Tympanomastoidectomy: Before Your Surgery

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Anatomy of the ear and the middle ear

What is a tympanomastoidectomy?

A tympanomastoidectomy (say "tim-PAN-oh-mas-toyd-ECK-tuh-mee") is surgery on your ear. It treats a damaged eardrum and tissue. The doctor will remove the abnormal or infected tissue in the bony area behind the ear. This area is called the mastoid. The doctor will repair the eardrum. He or she also may repair the three tiny bones in the middle ear that help with hearing.

You will get medicine to make you sleep during the surgery. You will not feel pain. The doctor will do the surgery through a cut (incision) behind your ear. When the doctor has finished the surgery, he or she will close the incision with stitches.

You will probably go home on the same day as your surgery. Most people can go back to work or their normal routine in about 1 to 2 weeks. But if your job requires strenuous activity or heavy lifting, you may need to take up to 4 weeks off. Your doctor can help you decide when to go back to work.

How do you prepare for surgery?

Surgery can be stressful. This information will help you understand what you can expect. And it will help you safely prepare for surgery.

Preparing for surgery

 
  • Be sure you have someone to take you home. Anesthesia and pain medicine will make it unsafe for you to drive or get home on your own.
  • Understand exactly what surgery is planned, along with the risks, benefits, and other options.
  • If you take a medicine that prevents blood clots, your doctor may tell you to stop taking it before your surgery. Or your doctor may tell you to keep taking it. (These medicines include aspirin and other blood thinners.) Make sure that you understand exactly what your doctor wants you to do.
  • Tell your doctor ALL the medicines, vitamins, supplements, and herbal remedies you take. Some may increase the risk of problems during your surgery. Your doctor will tell you if you should stop taking any of them before the surgery and how soon to do it.
  • Make sure your doctor and the hospital have a copy of your advance directive. If you don't have one, you may want to prepare one. It lets others know your health care wishes. It's a good thing to have before any type of surgery or procedure.

What happens on the day of surgery?

  • Follow the instructions exactly about when to stop eating and drinking. If you don't, your surgery may be canceled. If your doctor told you to take your medicines on the day of surgery, take them with only a sip of water.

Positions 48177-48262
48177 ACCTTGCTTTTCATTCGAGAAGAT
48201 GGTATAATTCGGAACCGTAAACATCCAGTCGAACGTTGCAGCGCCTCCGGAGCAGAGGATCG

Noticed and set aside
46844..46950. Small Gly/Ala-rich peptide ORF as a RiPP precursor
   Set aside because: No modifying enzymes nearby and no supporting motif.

• Follow your doctor's instructions about when to bathe or shower before your surgery. Do not apply lotions, perfumes, deodorants, or nail polish.
  • Do not shave the surgical site yourself.
  • Take off all jewelry and piercings. And take out contact lenses, if you wear them.

At the hospital or surgery center

 
  • Bring a picture ID.
  • The area for surgery is often marked to make sure there are no errors.
  • You will be kept comfortable and safe by your anesthesia provider. You will be asleep during the surgery.
  • The surgery will take about 1 to 4 hours.
  • You will have ointment or gauze in your ear canal. Your doctor will take this out.
  • You may have strips of tape or a bandage over the incision behind your ear.

When should you call your doctor?

  • You have questions or concerns.
  • You don't understand how to prepare for your surgery.
  • You become ill before the surgery (such as fever, flu, or a cold).
  • You need to reschedule or have changed your mind about having the surgery.

Where can you learn more?

Go to https://www.healthwise.net/patientEd

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The Health Encyclopedia contains general health information. Not all treatments or services described are covered benefits for Kaiser Permanente members or offered as services by Kaiser Permanente. For a list of covered benefits, please refer to your Evidence of Coverage or Summary Plan Description. For recommended treatments, please consult with your health care provider.